Whether you are thinking in terms of a simple cottage or a luxury home plan, you should think seriously about how to design your home to make it green. Green construction is not only wise in terms of being environmentally-friendly and conserving scarce resources, it is also often the most economically and aesthetically sensible design solution. Let’s take a look at some things which go into making a green home, starting from the bottom and working upwards.
In green construction the foundations should be as well-insulated as the walls in the living spaces. This makes for more efficient conservation of home energy and increased comfort, especially if the basement is to be used as a bedroom or family room. Choices for flooring, besides natural wood, include laminates which mimic scarce hardwoods; linoleum which is a natural product and which is again becoming popular; and low volatile organic compound carpeting, which makes for better air quality indoors. Heating and cooling equipment should be selected for efficiency and economy. Tankless water heaters give on-demand hot water at a temperature which can be preset, rather than storing hot water, which greatly reduces standby energy losses. In areas with mild winters, heat pumps are an increasingly popular solution for both home heating and cooling and also water heating.
Architectural house plans should incorporate passive solar features such as large windows facing south, which help heat the house in winter as well as allowing increased natural light into the house by day. Windows which incorporate low-emittance glass coatings or gas fillers between layers help to keep heat inside the house in winter and outside the house in summer. Modern siding materials such as vinyl and fiber cement siding save money on both installation and maintenance, and are both water- and termite- resistant. By increasing the quantity and R-value of insulation, energy can be saved and heating and cooling expenses reduced. Sprayed foam insulation is an economical alternative to glass-fiber batting. By utilizing prefabricated components such as trusses and pre-hung windows and doors rather than cutting wood at the job site, money is saved and much waste is reduced. Also, factory-built components make the most efficient use of every piece of cut lumber. By using wood-composite or recycled plastic lumber materials in building, you can reduce dependence on chemically-treated lumber or durable hardwoods for porches and decks. Oriented stand board is a manufactured wood product which doesn’t require felling large trees, and which enhances the durability of walls and roofs.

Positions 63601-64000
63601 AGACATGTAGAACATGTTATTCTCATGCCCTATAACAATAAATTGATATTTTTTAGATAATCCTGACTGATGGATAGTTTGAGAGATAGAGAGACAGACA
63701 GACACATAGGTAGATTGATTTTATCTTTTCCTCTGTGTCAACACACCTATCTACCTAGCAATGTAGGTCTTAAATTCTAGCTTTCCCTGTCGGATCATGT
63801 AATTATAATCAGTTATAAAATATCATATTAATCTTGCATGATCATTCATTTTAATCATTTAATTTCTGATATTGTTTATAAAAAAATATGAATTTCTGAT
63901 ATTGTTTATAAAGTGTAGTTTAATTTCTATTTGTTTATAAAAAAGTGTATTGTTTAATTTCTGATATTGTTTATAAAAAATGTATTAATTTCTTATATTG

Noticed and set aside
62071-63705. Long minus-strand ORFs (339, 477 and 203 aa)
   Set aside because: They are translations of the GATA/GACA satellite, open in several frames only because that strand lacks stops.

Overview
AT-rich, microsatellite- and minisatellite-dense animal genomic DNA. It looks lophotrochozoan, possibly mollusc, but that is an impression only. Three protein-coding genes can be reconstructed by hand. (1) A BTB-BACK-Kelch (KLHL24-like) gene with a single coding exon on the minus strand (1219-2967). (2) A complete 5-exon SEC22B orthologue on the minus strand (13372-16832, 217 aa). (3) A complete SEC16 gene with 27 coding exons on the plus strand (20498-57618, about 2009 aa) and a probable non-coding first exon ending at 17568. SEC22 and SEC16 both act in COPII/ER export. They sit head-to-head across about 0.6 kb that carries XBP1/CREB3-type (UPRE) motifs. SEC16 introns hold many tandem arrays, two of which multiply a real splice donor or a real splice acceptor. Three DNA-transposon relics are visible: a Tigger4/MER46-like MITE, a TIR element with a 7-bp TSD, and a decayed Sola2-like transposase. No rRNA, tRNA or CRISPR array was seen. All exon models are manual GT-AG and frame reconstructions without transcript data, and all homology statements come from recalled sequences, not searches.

Green custom house plans make use of the new energy-efficient refrigerators and freezers available today. These appliances have more powerful compressors, better insulation, more accurate temperature control, and better door seals than older designs. Front-loading washing machines use half the water and energy of top-loading models. Appliances rated Energy Star save on average 30% of the energy of standard models. New toilet designs have tanks and bowls which use less water, but are more efficient than the older models. Sink and shower faucet aerators give an even flow of water irregardless of the pressure, which reduces water use and the energy which heats it. Roof coverings such as fiber cement or steel are more durable than traditional materials, and reduce the maintenance over time. Light colors reflect heat, which reduces the cost of cooling in warmer climates.
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